I was drawn to Berkeley because of its tradition of sociological reflection on important public issues. After graduating from Berkeley in 1992, I had a variety of interesting opportunities that broadened my intellectual horizons. Chief among these were a year as a post-doc at the Center for European Studies at Harvard; a stint as a program officer in the Jennings Randolph Program for International Peace at the United States Institute of Peace, Washington, D.C.; and a year-long fellowship at the European University Institute in Florence, Italy. During the summer of 1999, I had the good fortune to be a visiting professor in the Department of Sociology at Boðaziçi (Bo-WA-zi-chi, aka Bosphorus) University in Istanbul, Turkey, at the invitation of another fellow Berkeley Ph.D., Faruk Birtek.
Over the years, my work has addressed the transformation of formerly socialist societies (my dissertation) and the development of nation-states (The Invention of the Passport). My current research on reparations for historical injustices concerns the worldwide spread of that idea to many historical experiences and explores why the past has come to play such a prominent role in contemporary politics. In connection with that project, I have grown increasingly engaged by questions concerning the nature, history, and fate of social hierarchies based on the idea of race.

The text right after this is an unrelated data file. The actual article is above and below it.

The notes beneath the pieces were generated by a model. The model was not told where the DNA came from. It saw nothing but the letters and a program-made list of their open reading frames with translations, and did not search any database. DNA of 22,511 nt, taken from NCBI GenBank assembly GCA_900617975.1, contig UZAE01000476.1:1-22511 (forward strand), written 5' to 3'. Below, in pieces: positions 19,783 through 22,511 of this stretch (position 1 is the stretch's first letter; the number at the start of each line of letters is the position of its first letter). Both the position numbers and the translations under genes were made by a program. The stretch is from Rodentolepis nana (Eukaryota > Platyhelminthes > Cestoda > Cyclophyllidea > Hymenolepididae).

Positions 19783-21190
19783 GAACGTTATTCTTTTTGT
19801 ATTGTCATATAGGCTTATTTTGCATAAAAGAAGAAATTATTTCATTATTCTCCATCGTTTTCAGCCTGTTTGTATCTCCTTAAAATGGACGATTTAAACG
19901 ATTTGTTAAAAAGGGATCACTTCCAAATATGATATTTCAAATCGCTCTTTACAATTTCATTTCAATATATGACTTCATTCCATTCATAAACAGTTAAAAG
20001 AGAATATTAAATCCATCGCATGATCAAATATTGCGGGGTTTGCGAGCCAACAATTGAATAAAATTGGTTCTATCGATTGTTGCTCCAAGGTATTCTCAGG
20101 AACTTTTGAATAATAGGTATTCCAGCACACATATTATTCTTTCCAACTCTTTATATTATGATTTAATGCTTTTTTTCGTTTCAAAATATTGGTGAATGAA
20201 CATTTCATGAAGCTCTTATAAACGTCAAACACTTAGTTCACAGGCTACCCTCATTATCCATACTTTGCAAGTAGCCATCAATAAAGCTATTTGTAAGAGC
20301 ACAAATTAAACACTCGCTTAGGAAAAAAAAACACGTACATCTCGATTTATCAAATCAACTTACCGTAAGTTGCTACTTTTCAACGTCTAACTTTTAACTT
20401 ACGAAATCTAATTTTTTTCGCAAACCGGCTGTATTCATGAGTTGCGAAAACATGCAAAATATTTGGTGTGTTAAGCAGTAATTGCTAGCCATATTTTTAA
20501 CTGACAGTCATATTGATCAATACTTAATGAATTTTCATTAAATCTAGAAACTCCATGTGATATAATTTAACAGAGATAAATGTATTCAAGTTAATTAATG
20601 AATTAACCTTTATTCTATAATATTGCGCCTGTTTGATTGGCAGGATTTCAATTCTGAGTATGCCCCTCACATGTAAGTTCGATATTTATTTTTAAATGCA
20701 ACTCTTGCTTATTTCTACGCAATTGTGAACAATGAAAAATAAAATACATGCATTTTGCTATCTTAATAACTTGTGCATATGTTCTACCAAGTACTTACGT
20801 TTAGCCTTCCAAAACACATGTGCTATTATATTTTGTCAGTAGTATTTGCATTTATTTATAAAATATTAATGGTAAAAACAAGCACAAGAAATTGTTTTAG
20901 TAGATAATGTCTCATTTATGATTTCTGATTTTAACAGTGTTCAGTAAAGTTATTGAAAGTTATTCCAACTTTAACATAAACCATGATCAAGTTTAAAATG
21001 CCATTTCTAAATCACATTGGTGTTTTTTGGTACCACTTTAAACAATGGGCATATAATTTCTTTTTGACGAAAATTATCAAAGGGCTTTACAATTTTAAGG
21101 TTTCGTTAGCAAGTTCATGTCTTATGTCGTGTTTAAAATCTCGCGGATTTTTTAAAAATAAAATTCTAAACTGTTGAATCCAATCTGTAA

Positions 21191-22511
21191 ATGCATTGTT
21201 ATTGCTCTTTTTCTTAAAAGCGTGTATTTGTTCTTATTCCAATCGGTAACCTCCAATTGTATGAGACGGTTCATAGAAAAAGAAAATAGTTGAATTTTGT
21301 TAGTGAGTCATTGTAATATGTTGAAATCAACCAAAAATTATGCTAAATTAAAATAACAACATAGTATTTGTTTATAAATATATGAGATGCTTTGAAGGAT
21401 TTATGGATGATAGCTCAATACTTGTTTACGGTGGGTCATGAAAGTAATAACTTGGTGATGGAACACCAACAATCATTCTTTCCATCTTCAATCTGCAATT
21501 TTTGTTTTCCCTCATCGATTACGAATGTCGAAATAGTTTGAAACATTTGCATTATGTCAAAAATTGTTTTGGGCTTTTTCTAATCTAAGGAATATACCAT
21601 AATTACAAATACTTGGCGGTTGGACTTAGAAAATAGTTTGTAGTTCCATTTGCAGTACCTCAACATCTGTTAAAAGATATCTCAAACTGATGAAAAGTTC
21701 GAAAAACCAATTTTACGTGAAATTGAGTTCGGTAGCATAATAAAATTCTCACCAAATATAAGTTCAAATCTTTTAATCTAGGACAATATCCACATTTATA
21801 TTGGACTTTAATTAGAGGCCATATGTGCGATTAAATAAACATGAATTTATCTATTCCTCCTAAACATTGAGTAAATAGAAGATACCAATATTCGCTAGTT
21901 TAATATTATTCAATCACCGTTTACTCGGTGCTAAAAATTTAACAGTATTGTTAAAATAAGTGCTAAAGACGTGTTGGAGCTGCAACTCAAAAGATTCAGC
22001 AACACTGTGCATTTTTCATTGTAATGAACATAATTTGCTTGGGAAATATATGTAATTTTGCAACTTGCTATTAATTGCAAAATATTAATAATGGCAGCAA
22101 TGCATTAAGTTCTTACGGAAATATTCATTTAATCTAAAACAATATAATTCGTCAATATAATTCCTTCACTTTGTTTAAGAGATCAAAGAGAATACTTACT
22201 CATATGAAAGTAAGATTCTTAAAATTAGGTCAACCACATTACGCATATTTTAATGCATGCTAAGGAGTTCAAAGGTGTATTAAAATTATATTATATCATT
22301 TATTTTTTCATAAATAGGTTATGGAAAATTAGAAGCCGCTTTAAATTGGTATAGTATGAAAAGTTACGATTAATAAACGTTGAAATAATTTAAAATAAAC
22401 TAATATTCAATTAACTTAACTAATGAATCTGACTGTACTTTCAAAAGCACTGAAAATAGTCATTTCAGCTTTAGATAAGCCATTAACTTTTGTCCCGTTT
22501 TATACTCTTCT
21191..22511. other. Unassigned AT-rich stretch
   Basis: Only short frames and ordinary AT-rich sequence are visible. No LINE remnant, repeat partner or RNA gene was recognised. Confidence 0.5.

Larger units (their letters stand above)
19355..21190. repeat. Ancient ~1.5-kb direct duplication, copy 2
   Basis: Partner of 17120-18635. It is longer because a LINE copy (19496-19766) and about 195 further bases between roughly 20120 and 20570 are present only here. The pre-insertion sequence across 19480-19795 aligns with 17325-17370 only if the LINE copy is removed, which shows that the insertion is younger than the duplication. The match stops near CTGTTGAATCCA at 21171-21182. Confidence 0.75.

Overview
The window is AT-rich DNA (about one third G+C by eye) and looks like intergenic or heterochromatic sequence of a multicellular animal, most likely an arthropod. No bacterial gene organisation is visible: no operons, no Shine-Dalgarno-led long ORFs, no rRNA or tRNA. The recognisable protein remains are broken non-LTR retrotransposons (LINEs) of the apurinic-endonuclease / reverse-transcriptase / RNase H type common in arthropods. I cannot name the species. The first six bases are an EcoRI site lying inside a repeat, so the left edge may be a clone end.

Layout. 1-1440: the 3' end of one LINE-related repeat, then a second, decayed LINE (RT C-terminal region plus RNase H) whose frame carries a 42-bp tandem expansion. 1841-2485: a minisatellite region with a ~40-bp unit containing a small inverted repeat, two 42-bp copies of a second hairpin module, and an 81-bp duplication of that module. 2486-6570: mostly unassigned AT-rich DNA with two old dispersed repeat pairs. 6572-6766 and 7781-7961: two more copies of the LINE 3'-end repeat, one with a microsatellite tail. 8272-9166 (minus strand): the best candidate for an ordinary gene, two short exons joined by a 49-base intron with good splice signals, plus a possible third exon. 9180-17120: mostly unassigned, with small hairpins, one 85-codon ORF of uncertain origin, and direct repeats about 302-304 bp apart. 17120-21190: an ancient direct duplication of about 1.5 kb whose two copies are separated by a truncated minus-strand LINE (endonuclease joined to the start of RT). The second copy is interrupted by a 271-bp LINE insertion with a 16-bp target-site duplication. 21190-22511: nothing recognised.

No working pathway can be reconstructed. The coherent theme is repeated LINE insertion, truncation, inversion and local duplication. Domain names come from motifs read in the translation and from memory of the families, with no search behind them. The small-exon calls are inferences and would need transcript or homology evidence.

I remain interested in the history of modern social thought, an interest nurtured at Berkeley. I see the classics as entirely relevant to the situation in which we find ourselves, and am grateful that I have the opportunity to teach social theory here at UBC. In this regard, I am working on a new edition of Tocqueville's classic, Democracy in America, for the Oxford World's Classics series.